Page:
A New York appeals court has turned what could be the last page on a twisted tale of manipulation, bribery, back-room dealing and bombast that is sure to go down in legal history. Last week, the court suspended the law license of plaintiffs’ bar crusader Steven Donziger until further notice.
Steven Donziger has spent a quarter of a century attempting to extract billions of dollars from oil giant Chevron as compensation for drill-site contamination committed by Texaco (acquired by Chevron in 2001) over a 30-year span of activity. The group Donziger represents includes an estimated 30,000 inhabitants of the Ecuadorian rainforest impacted by the contamination.
Since his initial filings in the early ‘90s, Donziger has consistently and nonsensically claimed that Chevron owes compensation to that group. Texaco signed a comprehensive settlement with the government of Ecuador in 1995, releasing it from any future environmental liability long before Chevron acquired the company. Furthermore, the contaminated areas in question had been managed for years by Ecuadorian firm PetroEcuador at the time of the filings.
But the dubious merits of his suit are not what got Donziger’s license suspended. That development is rooted in more recent events. In 2011, an Ecuadorian judge ruled in favor of Donziger’s class, ordering Chevron to pay $8.6 billion in compensatory damages, to be increased by an additional $10 billion in punitive damages if Chevron refused to apologize and accept the initial order. Chevron rightfully refused.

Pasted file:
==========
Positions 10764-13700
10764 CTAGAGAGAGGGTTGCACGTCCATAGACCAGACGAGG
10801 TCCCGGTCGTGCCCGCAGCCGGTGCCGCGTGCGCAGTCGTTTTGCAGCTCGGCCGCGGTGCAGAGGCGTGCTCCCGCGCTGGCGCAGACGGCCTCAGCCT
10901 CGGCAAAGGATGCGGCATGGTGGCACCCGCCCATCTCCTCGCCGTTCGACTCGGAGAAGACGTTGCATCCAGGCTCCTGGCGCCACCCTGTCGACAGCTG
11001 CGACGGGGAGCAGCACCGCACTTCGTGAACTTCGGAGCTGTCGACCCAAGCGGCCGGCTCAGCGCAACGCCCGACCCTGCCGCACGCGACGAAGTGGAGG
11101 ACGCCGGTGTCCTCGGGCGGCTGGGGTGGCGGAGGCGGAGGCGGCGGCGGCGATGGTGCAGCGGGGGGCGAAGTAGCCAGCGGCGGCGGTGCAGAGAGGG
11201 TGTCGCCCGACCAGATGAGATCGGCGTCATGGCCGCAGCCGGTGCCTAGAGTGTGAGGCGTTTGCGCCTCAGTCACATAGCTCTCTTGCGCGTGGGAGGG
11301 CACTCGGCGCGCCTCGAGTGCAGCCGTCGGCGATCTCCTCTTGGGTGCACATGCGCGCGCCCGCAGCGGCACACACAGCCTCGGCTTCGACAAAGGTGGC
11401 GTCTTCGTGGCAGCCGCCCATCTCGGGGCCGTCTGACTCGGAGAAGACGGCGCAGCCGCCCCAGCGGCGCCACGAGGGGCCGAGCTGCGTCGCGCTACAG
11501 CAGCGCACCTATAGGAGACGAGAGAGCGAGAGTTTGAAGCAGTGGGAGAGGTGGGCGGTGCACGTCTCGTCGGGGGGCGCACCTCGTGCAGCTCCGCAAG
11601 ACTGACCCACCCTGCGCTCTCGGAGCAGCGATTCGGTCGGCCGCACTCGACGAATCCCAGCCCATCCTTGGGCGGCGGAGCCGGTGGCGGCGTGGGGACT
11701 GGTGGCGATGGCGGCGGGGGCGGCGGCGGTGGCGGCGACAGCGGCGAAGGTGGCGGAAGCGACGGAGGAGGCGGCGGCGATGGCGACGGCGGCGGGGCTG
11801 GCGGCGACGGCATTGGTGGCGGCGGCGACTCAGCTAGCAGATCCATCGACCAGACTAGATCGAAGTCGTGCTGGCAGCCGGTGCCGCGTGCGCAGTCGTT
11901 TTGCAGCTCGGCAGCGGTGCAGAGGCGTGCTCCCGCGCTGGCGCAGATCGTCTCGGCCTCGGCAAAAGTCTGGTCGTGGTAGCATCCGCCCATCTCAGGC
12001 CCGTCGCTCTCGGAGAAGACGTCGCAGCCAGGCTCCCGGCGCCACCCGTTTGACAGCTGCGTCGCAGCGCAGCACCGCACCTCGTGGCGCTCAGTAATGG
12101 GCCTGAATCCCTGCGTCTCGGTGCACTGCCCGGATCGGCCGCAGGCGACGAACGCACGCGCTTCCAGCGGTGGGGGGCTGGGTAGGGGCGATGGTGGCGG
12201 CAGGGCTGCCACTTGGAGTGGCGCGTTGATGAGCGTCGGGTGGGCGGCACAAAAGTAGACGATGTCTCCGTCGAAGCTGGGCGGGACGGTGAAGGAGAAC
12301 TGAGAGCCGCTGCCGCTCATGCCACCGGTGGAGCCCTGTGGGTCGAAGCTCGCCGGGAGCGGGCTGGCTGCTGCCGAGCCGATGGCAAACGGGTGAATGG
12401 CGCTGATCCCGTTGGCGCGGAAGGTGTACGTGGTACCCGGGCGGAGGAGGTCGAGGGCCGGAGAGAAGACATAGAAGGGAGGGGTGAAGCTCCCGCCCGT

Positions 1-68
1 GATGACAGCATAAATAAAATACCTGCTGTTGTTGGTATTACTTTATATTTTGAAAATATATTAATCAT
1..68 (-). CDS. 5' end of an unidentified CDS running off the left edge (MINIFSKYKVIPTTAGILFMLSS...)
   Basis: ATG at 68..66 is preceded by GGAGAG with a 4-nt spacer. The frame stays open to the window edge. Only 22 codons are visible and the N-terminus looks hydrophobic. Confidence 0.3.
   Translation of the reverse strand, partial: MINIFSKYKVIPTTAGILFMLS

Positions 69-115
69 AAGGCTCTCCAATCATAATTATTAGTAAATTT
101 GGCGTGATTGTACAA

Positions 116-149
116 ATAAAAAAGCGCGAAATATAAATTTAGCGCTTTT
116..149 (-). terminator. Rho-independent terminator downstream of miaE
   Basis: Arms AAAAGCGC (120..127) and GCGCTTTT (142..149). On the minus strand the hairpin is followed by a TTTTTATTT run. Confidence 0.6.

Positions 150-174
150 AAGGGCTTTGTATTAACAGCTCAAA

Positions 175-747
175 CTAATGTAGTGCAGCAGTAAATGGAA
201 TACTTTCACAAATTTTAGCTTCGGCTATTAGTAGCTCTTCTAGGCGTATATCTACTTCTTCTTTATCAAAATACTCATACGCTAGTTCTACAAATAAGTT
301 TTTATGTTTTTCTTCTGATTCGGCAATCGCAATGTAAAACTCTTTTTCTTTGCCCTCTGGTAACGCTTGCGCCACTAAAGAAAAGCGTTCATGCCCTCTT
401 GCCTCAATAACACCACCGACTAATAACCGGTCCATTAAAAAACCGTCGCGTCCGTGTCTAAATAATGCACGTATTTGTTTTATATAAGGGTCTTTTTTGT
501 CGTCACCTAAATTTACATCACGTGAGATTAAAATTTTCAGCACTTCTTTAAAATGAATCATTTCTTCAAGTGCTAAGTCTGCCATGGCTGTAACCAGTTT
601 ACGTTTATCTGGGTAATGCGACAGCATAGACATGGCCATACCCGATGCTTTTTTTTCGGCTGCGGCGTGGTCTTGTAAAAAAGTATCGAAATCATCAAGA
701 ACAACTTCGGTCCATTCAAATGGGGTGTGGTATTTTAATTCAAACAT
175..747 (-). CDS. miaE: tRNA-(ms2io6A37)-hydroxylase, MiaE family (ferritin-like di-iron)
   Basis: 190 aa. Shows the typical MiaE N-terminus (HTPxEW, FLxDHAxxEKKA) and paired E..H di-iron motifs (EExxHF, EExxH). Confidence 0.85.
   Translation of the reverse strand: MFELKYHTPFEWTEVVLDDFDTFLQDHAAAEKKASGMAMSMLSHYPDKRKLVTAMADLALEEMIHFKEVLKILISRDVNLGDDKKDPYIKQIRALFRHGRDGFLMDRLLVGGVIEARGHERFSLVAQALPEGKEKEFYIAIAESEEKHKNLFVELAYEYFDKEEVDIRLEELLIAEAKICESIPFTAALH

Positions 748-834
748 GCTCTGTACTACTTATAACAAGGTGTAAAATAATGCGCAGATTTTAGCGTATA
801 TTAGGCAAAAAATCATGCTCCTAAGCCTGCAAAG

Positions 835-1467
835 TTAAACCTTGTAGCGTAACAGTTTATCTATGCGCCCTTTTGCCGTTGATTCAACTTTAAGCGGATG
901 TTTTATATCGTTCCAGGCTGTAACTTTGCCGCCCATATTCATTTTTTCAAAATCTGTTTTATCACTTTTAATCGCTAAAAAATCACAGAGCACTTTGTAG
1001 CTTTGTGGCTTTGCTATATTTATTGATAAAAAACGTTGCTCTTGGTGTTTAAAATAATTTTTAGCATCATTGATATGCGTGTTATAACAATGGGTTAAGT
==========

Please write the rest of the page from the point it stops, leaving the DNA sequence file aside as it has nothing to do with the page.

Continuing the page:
The following year, Chevron filed a Racketeer Influenced and Corrupt Organizations (RICO) suit against Donziger in the U.S. District Court for the Southern District of New York, alleging that the staggering judgement in Ecuador had been reached through fraudulent means. In 2014, Judge Lewis A. Kaplan ruled in Chevron’s favor, having found “clear and convincing evidence” that Donziger’s legal team had used bribery, fraud, and extortion to obtain the judgement—including a $500,000 bribe paid directly to the Ecuadorian judge handling the case.
This brings us to last week, when the Appellate Division of the New York Supreme Court’s First Judicial Department found that the “uncontroverted evidence of serious professional misconduct” uncovered by Judge Kaplan in 2014 was enough to warrant suspension of Donziger’s law license.
This decision is an undeniable blow to Donziger’s reputation, which is already suffering from his repeated failures (Canada, Argentina, Brazil) to peddle the Chevron litigation from one international court to another, looking for a judge willing to enforce the 2011 ruling. It shouldn’t be long now before this egregious example of lawsuit abuse reaches its long-overdue termination.